fish taken in warm climates are sometimes deleterious.

In 1874 the ordinary price in New York was one cent apiece, though in the wholesale markets
they commanded the same price as bluefish, and many were sold, as has been stated, at the high
rates of Spanish mackerel. The market was so glutted that many of the vessels could not dispose
of their cargoes.

According to Stearns, our Bonito occurs also in the Gulf of Mexico, where it is everywhere
abundant, and is found in the bays on the Florida coast. It usually moves, according to the same
authority, at the surface of the water in small schools. At sea it is found throughout the year,
and along the shore only in the summer. Small schools are sometimes taken in drag-seines in
shallow water. Its market value at Pensacola is not great, although it has become an article of

THE PACIFIC BONITO. On the California coast occurs a closely related species, Sarda chilennix,
which is thus described by Professor Jordan:

"This fish is every where known as the Bonito. The names 'Spanish Mackerel,' 'Skipjack,' and
' Tuna' are also sometimes applied to it. It reaches an average weight of about twelve pounds, but
the body is considerably longer and more slender than that of an Albicore of the same weight.
It ranges from San Francisco southward to Chili, being abundant in Monterey Bay and about the
Santa Barbara Islands in the summer and fall. It approaches to within half a mile of the shore,
where, in company with the barracuda, it is taken in great numbers by trolling. It spawns in August
or September. Its arrival is in early summer and its departure in the fall, at which season the
young are said to be found abundantly in the kelp. It feeds chiefly on anchovies and squids. As
a food-fish it is not held in high esteem, the flesh being coarse. Great numbers are salted and dried,
and are in that state considered far inferior to the barracuda and yellow-tail."

THE STRIPED BONITO. The Striped Bouito, already mentioned, is distinguished from other
species by the presence of four dark lines, which begin at the pectoral fin and run along the side
of the belly to the tail, the sides of the common Bonito being of a silvery white. This species, the
StrijHjd Bonito, is occasionally taken on the European coast, but rarely entering the Mediter-
ranean. It is found in the Pacific on the coast of China and Japan, and is the species most
commonly known to mariners as the Bonito, or Albicore, of the activity and voracity of which, as
observed from the decks of vessels at sea, so many descriptions have been written. The lirst
individual noticed on our coast was taken by Mr. J. H. Blake at Provincetown in July, 1S77.
Others have since been observed at Wood's Holl and in the New York markets.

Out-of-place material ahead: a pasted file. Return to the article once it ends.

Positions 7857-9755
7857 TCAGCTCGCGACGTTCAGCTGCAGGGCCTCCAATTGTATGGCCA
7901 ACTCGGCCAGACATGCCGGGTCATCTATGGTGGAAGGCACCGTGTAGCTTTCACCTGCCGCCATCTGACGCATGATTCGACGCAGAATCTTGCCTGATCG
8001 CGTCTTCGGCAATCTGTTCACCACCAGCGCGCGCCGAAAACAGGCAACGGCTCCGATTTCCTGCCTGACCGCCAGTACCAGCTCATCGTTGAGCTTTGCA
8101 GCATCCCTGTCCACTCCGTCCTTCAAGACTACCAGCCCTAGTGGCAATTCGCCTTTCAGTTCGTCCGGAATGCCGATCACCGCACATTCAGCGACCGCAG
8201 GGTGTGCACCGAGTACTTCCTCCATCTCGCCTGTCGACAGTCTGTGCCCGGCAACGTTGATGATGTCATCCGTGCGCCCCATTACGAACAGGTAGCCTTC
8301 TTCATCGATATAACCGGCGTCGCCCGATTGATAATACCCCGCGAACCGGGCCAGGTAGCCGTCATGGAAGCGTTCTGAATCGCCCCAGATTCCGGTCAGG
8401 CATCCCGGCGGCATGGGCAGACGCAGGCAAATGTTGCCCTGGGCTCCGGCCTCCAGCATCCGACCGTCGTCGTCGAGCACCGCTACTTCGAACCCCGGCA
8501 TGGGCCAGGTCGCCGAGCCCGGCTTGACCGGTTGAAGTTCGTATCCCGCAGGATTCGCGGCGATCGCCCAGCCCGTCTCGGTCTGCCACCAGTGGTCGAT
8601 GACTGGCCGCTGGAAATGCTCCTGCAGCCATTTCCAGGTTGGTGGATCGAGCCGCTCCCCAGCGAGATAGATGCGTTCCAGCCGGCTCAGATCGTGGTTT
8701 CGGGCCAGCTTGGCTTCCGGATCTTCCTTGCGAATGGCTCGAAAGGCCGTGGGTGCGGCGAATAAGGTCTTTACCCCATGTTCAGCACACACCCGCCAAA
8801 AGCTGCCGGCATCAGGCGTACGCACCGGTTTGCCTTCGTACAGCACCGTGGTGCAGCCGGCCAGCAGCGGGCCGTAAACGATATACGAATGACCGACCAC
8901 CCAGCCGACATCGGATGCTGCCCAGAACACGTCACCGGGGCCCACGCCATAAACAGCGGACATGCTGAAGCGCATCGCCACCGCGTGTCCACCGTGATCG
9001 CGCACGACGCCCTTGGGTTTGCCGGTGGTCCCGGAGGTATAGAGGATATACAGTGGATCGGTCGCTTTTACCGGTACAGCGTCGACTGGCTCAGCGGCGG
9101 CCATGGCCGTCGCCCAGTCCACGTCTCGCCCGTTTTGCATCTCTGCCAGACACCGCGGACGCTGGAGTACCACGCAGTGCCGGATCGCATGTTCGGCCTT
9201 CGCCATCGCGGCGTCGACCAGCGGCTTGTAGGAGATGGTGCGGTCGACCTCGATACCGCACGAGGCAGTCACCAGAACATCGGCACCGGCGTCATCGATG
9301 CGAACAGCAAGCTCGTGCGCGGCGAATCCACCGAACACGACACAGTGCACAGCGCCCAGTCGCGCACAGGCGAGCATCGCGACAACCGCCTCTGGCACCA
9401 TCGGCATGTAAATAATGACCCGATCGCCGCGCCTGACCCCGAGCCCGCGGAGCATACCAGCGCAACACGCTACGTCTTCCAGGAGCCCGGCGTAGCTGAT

One of the American men-of-war of Revolutionary times was named "Bonetta," after the
fishes of this group.


THE LITTLE TUNNIES. In addition to the Striped Bonito, which is, properly, a Tunny, there
are two other small Tunnies the Long-flnned Tunny, Orcynus alalonga, and the Silver-spotted
Tunny, Orcynm arpentivittatus which have since 1877 been added to the fauna of the United

The former of these two occurs in considerable abundance on the coast of California, and is
there also known as the Albicore. Concerning it Professor Jordan writes: "This fish reaches
a weight of about twelve pounds, and is much shorter and deeper than the Bonito of the Pacific.
It is found from San Francisco southward, but is abundant only in the channels about the Santa
Barbara Islands. It seldom comes within six miles of the shore, and it is taken by trolling. It
spawns about the middle of August, its arrival on the coast being determined by the spawning
season. It usually is present in June and July and disappears in the fall. It feeds chiefly on
anchovies and squid, and various deep-water fishes (Merludus, Sudis, Myctophum) arc found in
its stomach. As a food -fish it is even less valued than the Bonito, rarely selling for more than
twenty to twenty-five cents. It is abundant, but of little economic importance, being usually
fished for by sportsmen."


The most important of the Tunnies is the so-called Horse Mackerel, or Albicore, Orcynus
thynnus, the "Ton" or "Tuna" of the Mediterranean, and the "Tunny" of English-speaking people.

The distribution of this fish corresponds more closely with that of the ordinary species of the
Atlantic, since it occurs not only in the Mediterranean and the Western Atlantic north to the Gulf
of Saint Lawrence, but also on the coast of Europe to the Loffoden Islands, latitude 69.

The following account of this species is for the most part from the notes of Professor Baird:

Of this fish, as found in American waters, our naturalists have not much to say, the species,
although abundant at certain seasons of the year off particular parts of the coast, being not a